Refractive index database

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Optical constants of Chromium (Cr)
Rakić et al. 1998: Brendel-Bormann model; n,k 0.248–62.0 µm

Wavelength: µm

Complex refractive index (n+ik)[ i ]

n   k   LogX   LogY   eV

Derived optical constants

Conditions & Spec sheet

n_is_absolute: true
wavelength_is_vacuum: true


Fit of experimental data from several sources to Brendel-Bormann (BB) model


A. D. Rakić, A. B. Djurišic, J. M. Elazar, and M. L. Majewski. Optical properties of metallic films for vertical-cavity optoelectronic devices, Appl. Opt. 37, 5271-5283 (1998)
[Calculation script (Python)]


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Chromium, Cr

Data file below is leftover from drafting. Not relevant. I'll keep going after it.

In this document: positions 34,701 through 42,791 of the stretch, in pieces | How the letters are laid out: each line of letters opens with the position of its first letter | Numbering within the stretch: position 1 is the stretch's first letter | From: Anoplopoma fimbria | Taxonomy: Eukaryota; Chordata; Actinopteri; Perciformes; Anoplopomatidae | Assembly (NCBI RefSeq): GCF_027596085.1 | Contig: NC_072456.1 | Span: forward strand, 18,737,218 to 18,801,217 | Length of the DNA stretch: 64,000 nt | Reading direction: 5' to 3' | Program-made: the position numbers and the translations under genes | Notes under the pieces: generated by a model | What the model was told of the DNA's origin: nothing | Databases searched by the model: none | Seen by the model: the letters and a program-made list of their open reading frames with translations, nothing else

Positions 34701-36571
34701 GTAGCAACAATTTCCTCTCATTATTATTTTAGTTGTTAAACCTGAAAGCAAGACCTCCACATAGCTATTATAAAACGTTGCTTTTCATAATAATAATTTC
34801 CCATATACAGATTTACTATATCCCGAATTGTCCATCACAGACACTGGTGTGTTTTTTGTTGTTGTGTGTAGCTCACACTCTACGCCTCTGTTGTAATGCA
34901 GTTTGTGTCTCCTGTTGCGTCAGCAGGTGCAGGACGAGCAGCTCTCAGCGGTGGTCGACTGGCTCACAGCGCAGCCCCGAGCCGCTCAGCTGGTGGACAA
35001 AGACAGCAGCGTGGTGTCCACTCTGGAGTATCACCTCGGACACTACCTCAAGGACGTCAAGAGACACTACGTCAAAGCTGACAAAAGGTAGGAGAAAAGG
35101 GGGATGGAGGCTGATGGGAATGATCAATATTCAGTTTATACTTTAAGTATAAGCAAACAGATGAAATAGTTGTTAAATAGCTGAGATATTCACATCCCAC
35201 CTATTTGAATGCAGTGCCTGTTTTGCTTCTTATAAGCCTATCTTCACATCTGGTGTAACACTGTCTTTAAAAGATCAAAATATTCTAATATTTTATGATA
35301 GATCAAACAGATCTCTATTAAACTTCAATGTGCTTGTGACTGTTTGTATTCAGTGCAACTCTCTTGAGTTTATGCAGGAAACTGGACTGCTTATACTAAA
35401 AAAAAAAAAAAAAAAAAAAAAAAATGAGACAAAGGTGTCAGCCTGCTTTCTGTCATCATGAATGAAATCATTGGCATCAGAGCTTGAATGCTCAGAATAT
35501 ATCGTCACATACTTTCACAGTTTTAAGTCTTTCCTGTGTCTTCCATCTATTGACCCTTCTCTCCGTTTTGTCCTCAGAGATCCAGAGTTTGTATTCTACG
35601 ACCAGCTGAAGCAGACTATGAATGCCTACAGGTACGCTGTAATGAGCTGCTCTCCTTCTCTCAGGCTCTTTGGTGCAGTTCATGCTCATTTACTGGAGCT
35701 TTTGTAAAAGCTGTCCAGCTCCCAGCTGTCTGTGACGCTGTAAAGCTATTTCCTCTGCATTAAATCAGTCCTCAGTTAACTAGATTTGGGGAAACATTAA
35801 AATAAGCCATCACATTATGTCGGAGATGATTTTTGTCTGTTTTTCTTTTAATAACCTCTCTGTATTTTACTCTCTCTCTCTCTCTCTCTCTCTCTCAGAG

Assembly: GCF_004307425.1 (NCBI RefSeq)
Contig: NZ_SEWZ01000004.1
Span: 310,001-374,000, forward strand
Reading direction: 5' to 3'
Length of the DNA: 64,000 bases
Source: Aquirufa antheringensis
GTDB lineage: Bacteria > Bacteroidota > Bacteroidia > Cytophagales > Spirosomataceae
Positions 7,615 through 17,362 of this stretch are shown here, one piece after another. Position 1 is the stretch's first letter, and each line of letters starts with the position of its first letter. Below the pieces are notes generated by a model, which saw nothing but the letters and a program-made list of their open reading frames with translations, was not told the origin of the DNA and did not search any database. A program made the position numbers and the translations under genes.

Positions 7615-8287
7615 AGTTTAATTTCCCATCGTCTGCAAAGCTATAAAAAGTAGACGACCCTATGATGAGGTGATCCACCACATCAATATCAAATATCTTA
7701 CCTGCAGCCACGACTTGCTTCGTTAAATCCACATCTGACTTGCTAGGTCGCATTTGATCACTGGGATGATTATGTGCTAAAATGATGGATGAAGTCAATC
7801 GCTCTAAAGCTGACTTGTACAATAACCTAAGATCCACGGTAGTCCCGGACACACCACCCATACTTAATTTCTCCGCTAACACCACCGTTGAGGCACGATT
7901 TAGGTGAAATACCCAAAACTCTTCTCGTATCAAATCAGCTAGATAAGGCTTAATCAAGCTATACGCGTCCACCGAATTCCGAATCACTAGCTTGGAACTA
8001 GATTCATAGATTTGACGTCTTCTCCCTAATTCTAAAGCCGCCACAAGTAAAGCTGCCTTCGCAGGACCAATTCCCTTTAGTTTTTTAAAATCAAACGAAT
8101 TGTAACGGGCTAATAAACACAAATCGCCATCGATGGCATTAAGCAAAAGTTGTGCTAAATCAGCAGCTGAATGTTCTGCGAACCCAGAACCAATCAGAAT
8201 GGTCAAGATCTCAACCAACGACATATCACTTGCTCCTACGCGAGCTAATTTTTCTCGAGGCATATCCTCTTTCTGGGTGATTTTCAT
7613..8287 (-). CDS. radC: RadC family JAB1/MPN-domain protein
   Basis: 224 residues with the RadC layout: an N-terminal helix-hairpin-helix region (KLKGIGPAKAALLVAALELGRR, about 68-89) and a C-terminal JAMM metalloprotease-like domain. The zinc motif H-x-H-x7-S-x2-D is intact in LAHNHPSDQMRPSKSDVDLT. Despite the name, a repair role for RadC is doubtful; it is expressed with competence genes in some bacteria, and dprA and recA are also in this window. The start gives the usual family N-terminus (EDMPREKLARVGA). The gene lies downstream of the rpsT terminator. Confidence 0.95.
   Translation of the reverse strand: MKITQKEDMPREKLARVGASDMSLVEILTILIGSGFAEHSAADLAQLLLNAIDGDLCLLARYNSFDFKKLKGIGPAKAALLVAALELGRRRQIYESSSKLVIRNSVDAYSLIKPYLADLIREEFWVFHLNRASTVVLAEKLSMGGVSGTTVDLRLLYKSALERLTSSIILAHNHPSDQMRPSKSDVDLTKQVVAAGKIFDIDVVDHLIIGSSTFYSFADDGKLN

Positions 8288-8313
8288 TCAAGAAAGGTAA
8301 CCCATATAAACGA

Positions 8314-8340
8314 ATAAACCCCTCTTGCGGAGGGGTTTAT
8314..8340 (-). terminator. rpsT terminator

Chromium (Cr) is a hard, brittle, silver-gray metal that belongs to the transition metals group in the periodic table. It has a body-centered cubic structure and exhibits various oxidation states, but Cr(III) and Cr(VI) are the most stable and commonly observed. Chromium is best known for its role in the production of stainless steel, where it provides corrosion resistance, and in chrome plating for decorative and protective finishes. It is also used in various other alloys to improve hardness and resistance to wear. In specialized applications, chromium compounds are employed as catalysts, pigments, and tanning agents. Of particular note are its magnetic properties, which are exploited in data storage and other magnetic applications. On the environmental front, certain chromium compounds, particularly those in the hexavalent state (Cr(VI)), are highly toxic and carcinogenic, requiring strict handling and disposal protocols. Overall, chromium is an industrially significant metal with a wide range of applications, but its use is tempered by environmental and health considerations.

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